President Trump renewed his attack on drug manufacturers last week, tweeting, “Pfizer & others should be ashamed that they have raised drug prices for no reason. They are merely taking advantage of the poor & others unable to defend themselves. ” Just a day later, Pfizer relented and canceled its planned price hikes. Trump took a victory lap.
But for patients, who worry about the share of costs they pay, not the list prices of prescription drugs, this drama is much ado about nothing.
The best solution to lowering prices at the pharmacy counter is transparency and insurance plan redesign that result in lower cost-sharing for patients. In practice, this means shining a spotlight on the practices of pharmacy benefit managers (PBMs), which secretly negotiate deeply discounted rebated prices for insurers and pharmacies in a process that FDA Commissioner Scott Gottlieb has called “Kabuki” theater. It also means stopping insurers’ from increasingly passing the buck to patients — with their attack on copay assistance being just the latest example of this trend.
Though drug companies make convenient villains, it’s insurance companies that are more to blame for rising out-of-pocket health care costs. According to data from the Kaiser Family Foundation, deductibles have risen by 300 percent since 2006 and coinsurance costs have nearly doubled. The CDC reports that 40 percent of privately insured Americans now have high-deductible plans, compared with one-quarter who had such plans in 2011.
With cost-sharing on the rise in recent years, drug manufacturers have — in contrast to the rhetoric — been lowering list price increases steadily since 2015. As more costs have shifted to patients, manufacturers have stepped up to fill the gap by offering copay assistance (aka copay coupons or copay cards).
These programs do exactly what they sound like: cover the copay cost, so patients can access their medications. Copay assistance has the added benefit of contributing to annual deductibles and out-of-pocket maximums, protecting patients from insurance cost-sharing.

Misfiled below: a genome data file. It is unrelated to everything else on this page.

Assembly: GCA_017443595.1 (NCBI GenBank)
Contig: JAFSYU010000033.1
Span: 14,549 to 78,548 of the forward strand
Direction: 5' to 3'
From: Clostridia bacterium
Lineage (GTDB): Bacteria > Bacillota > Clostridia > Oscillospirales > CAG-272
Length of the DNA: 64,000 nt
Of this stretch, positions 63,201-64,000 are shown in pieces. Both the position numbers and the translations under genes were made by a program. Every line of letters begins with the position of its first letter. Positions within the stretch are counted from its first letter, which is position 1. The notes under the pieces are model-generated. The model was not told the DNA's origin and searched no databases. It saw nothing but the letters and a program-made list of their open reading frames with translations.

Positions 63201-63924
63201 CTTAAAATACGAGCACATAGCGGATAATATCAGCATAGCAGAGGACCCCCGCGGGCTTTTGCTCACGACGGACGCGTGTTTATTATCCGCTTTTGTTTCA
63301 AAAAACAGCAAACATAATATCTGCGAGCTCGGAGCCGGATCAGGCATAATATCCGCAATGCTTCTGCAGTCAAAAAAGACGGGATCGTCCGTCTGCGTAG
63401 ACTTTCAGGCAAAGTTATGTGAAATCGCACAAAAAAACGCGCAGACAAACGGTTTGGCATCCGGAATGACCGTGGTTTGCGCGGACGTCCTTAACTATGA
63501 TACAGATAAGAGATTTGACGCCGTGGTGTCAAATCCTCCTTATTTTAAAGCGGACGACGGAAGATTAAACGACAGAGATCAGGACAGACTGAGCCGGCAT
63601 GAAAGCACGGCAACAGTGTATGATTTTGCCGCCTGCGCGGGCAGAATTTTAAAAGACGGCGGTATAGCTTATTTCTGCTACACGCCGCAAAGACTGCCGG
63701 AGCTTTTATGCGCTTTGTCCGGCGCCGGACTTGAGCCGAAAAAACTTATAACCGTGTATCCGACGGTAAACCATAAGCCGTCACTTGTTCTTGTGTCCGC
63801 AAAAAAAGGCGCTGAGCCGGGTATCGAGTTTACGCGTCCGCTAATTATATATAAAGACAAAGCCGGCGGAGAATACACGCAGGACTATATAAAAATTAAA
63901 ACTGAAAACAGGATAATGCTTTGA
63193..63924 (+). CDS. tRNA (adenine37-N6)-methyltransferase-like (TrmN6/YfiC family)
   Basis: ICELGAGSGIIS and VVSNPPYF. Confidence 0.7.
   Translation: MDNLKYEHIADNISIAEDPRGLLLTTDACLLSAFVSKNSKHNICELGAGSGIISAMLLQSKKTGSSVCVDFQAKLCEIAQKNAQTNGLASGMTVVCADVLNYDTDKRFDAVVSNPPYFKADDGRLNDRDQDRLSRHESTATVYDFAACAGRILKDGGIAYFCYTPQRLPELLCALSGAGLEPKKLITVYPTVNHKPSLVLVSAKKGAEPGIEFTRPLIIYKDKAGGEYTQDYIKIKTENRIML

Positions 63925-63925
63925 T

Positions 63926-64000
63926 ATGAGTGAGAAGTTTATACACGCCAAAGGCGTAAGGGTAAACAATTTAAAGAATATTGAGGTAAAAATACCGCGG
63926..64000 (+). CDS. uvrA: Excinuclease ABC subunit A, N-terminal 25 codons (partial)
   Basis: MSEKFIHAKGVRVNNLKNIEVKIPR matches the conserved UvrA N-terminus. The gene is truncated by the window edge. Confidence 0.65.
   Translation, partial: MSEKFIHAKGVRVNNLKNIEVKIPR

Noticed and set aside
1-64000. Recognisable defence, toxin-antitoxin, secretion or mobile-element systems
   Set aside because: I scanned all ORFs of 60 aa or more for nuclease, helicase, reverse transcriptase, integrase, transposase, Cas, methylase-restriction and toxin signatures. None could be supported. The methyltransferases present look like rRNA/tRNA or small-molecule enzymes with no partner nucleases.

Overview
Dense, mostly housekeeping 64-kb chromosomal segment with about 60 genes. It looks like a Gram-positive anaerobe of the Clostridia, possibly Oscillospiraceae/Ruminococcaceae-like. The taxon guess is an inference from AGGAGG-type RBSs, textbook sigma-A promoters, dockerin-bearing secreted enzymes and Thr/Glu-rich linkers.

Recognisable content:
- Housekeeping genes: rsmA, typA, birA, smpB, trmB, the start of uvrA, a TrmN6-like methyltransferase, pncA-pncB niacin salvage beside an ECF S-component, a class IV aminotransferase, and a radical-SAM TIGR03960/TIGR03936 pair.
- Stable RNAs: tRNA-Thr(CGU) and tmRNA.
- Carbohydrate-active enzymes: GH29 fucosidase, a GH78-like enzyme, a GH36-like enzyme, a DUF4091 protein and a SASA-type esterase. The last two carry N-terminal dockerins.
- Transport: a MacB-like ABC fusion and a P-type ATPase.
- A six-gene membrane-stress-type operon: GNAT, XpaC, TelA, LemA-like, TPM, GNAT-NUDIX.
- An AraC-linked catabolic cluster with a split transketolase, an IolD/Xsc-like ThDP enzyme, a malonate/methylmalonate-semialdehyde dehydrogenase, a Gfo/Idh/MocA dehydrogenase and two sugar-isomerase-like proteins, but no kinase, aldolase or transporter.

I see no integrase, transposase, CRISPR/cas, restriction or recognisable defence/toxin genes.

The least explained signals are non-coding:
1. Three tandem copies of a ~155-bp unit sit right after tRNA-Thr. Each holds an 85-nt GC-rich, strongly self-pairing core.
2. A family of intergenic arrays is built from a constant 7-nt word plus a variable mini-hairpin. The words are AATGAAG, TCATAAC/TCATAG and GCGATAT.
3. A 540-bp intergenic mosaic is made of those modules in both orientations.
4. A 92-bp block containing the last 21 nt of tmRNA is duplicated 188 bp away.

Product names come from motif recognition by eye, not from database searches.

Copay assistance plays a huge role for a tiny population. Roughly 85 percent of Americans spend less than $20 a month on prescription copays. Yet, about 2 percent of the population spend $1,000 or more. For these patients — mostly sufferers of cancer or rare diseases — they have insurance in name only. Even though they are the ones who need it most.
Drug manufacturers spend billions of dollars each year on these assistance programs, a majority of which support their more costly specialty tier medicines without a generic equivalent.
But in an attempt to further pass on costs to patients, major insurers began not accepting assistance this year in some of their plans. These plans, known as “copay accumulator” still happily accept the copay assistance money but don’t count it toward the patient deductible. As a result, when copay assistance is maxed out in the middle of the year, patients will be on the hook for their copayments up to their deductible, leaving them with thousands of dollars of new expenses.
Insurers win in two ways with these plans: First, they effectively get deductibles paid twice — first by copay assistance programs, then by the patient. Second, they save money on prescription drug coverage costs because some patients will no longer be able to afford the cost-sharing associated with them.
In theory, eliminating copay assistance is supposed to encourage patients to economize. While raising costs to reduce use works well for some products — like taxes on tobacco — it doesn’t work for prescription drugs. Raising costs on medications by barring copay assistance will result in some patients simply abandoning their medications.
According to a review of IQVIA analyses, more than one in four specialty brand prescriptions are abandoned during the deductible phase. That’s three times the rate of prescription abandonment when there is no deductible.
Non-adherence sets patients up for larger issues down the line that will most likely include more expensive health care in a hospital or worse.
President Trump is absolutely right to be frustrated about the increasing price of prescription drugs. We all are. But he’s wrong to point the finger solely at drug manufacturers, whose copay assistance programs now being threatened by insurers help millions of Americans access their medications.
• Terry Wilcox is the co-founder and executive director at Patients Rising and Patients Rising Now. This OpEd was first published in the Washington Times on July 16, 2018.